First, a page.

Since the invention of the automobile, dedicated thinkers have been working on ways to make motor vehicles safer and more reliable. Basic safety features like seat belts and air bags are often taken for granted. But in the grand scheme of things, they have not been around for very long.
Automobile safety research now seems largely focused on preventing car accidents by designing vehicles that can compensate for the most dangerous and common road hazard: human error. Self-driving vehicles are not a practical reality just yet, but in the mean time, researchers are designing cars that can communicate with one another in order to reduce the risk of a crash.
Vehicle-to-vehicle (V2V) communication systems are currently being tested on a large scale by the National Highway Traffic Safety Administration. Such devices promise to significantly reduce the number of preventable crashes by allowing vehicles to transmit/receive location and speed data at rates of 10 times per second. With this data, vehicles can actually warn their drivers of a potential crash beyond their immediate field of vision.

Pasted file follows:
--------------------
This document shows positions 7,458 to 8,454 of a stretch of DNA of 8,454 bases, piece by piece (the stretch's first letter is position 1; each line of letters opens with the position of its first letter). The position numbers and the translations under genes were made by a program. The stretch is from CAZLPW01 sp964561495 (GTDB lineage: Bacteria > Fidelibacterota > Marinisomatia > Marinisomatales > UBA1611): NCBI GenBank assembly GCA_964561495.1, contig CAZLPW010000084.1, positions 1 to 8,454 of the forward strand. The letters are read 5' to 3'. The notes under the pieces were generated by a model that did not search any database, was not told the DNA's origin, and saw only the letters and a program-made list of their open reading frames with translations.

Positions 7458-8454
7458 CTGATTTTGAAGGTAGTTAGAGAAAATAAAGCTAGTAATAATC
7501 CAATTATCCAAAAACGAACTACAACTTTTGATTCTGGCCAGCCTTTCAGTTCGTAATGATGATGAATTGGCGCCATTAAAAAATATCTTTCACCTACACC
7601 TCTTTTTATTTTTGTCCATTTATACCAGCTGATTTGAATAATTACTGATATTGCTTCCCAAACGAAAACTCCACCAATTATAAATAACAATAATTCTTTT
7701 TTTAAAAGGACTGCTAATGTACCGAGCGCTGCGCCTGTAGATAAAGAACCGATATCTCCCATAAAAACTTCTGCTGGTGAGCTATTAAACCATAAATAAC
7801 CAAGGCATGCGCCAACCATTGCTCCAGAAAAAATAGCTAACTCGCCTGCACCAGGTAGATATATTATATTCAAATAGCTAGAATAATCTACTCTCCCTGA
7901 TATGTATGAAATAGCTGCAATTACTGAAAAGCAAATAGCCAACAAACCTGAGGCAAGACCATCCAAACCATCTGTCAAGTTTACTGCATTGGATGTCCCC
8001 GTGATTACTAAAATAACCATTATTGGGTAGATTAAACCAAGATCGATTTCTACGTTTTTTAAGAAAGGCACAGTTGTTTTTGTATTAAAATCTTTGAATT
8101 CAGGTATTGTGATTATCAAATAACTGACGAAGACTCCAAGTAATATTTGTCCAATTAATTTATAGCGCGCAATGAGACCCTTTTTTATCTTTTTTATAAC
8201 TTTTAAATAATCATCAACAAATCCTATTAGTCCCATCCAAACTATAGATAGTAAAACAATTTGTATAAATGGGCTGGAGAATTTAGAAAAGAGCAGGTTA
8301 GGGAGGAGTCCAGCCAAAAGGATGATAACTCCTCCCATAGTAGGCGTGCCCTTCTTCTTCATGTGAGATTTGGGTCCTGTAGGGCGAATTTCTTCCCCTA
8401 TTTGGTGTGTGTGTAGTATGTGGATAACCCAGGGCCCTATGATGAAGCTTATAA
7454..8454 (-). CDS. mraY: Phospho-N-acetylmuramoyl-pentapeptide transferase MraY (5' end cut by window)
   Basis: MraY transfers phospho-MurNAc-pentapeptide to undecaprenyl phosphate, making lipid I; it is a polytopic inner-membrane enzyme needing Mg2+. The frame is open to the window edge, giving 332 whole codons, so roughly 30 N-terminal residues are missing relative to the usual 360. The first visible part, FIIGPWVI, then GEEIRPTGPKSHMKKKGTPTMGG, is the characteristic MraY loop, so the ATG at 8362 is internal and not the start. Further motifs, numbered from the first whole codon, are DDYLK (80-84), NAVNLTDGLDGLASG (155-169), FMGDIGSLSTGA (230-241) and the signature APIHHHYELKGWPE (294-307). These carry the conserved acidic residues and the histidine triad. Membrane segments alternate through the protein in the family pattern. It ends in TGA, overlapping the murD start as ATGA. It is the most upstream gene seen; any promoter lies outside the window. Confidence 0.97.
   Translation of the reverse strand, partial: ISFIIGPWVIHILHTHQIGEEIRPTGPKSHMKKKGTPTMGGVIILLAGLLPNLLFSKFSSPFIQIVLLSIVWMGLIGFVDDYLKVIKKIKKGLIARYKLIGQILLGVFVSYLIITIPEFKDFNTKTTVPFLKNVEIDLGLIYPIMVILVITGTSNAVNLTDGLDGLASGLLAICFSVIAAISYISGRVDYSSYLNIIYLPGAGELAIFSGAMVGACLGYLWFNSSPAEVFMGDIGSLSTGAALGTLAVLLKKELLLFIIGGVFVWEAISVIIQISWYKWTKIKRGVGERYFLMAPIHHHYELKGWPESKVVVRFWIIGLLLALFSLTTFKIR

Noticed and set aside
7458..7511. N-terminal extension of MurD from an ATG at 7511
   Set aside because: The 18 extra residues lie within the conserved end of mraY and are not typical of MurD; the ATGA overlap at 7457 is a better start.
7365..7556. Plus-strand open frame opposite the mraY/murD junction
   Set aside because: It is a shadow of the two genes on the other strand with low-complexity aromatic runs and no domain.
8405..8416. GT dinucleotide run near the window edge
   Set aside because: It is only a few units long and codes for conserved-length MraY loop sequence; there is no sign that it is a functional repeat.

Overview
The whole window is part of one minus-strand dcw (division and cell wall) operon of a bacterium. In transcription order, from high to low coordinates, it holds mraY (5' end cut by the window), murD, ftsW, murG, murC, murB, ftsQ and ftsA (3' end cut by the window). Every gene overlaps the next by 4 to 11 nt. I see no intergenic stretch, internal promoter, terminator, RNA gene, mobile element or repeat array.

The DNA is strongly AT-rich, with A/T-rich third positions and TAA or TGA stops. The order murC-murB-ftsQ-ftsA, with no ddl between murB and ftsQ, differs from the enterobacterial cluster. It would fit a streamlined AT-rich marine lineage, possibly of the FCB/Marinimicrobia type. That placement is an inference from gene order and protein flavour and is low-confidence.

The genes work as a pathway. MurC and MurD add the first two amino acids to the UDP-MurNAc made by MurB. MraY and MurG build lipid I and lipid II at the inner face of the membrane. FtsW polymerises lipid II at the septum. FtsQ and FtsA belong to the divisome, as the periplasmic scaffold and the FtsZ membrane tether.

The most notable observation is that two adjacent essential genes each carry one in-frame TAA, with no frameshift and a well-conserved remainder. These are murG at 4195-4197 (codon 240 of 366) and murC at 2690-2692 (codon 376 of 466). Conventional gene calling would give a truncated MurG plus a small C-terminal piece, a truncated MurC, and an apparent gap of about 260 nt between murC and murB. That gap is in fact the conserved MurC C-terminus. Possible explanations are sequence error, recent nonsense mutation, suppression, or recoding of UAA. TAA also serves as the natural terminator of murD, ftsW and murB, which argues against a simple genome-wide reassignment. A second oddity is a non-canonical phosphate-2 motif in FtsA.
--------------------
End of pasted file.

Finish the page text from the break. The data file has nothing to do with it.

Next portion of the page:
The use of V2V systems is especially promising when it comes to reducing motorcycle accidents. In many cases, motorcyclists are struck and killed by drivers of larger vehicles, either because other drivers didn’t see them or misjudged how far away the motorcyclist was. Left-turn accidents, rear-end collisions and other common scenarios could potentially be eliminated by this simple yet powerful technology.
Until or unless such technology becomes standard, motorcyclists will continue to face fatal risks every time they get out on the road. If you or a loved one has been seriously injured by the negligence of another driver, please contact an experienced personal injury attorney to discuss your rights and options.
Source: Ultimate Motorcycling, “Vehicle-to-Vehicle Communications for Motorcycles?” Gary Ilminen, Jan. 6, 2015